<a class="star"><svg><use xlink:href="star"></svg></a>
  <a class="star"><svg><use xlink:href="star"></svg></a>
  <a class="star"><svg><use xlink:href="star"></svg></a>
</div>

That’s all the markup I used in the rating element.

I also had to change the sizes of the stars and ensure they were white at this point:

svg {
  width: 2em;
  height: 2em;
  fill: white;
}

The next challenge at this point was to make sure the correct number of stars got filled up whenever a star was hovered on.

Filling up stars

Filling up an individual star is easy. All you have to do is to change the SVG’s fill property whenever the star is hovered in:

.star:hover svg {
  fill: orange;
}

What we want to do is to make sure all the stars to the left of the hovered stars get filled up as well. At first glance, there’s no way to do this without using some JavaScript trickery.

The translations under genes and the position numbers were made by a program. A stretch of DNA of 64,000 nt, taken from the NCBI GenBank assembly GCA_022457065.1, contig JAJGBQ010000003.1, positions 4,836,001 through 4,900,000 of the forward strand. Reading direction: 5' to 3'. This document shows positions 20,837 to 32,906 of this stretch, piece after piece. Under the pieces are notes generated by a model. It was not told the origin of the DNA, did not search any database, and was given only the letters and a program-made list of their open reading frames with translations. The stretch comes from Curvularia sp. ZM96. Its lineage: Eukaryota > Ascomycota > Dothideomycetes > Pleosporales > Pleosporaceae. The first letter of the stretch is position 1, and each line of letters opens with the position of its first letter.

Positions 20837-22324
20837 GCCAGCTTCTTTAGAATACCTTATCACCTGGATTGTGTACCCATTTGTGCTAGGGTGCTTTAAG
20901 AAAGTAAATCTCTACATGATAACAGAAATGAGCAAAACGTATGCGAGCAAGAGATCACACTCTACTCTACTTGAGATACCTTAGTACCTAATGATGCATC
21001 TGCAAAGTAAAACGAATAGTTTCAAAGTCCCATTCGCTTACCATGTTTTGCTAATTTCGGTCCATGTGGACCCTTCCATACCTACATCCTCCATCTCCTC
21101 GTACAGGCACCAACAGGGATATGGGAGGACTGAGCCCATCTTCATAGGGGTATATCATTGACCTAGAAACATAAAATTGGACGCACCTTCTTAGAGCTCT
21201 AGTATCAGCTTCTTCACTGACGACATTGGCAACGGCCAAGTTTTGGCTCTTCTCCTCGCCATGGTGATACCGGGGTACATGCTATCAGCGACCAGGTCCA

Luckily, there’s a way to overcome this problem without using JavaScript. The trick is to use a combination of the general sibling selector (~) and the flexbox flex-flow property.

Let’s first take a look at what ~ does.

The ~ selector helps to select all sibling elements after itself. It can help us select all stars to the right of the hovered star:

.star:hover svg,
.star:hover ~ .star svg {
  fill: orange;
}

Knowing this, if we can reverse the elements such that the first star is the rightmost star, and the fifth star is the leftmost star, we can use ~ to fill up the correct number of stars.

Turns out, we can reverse elements with Flexbox’s row-reverse value.

.stars {
  display: flex;
  flex-flow: row-reverse;
}

Try inspecting the stars once you’ve attached the row-reverse property to .stars. You’ll see something like the following:

Notice how the first star in the DOM is now the rightmost star while the last star in the DOM is the leftmost star?

Now, if you hover over the second star from the left, you’ll see that two stars are filled up. That’s exactly what we need!

Let’s dive deeper and see why this works.

If you’re hovering over the second star from the left, you’re effectively hovering onto the fourth star in the DOM. The .star:hover svg selector we used matches the fourth star and changes it’s fill to orange.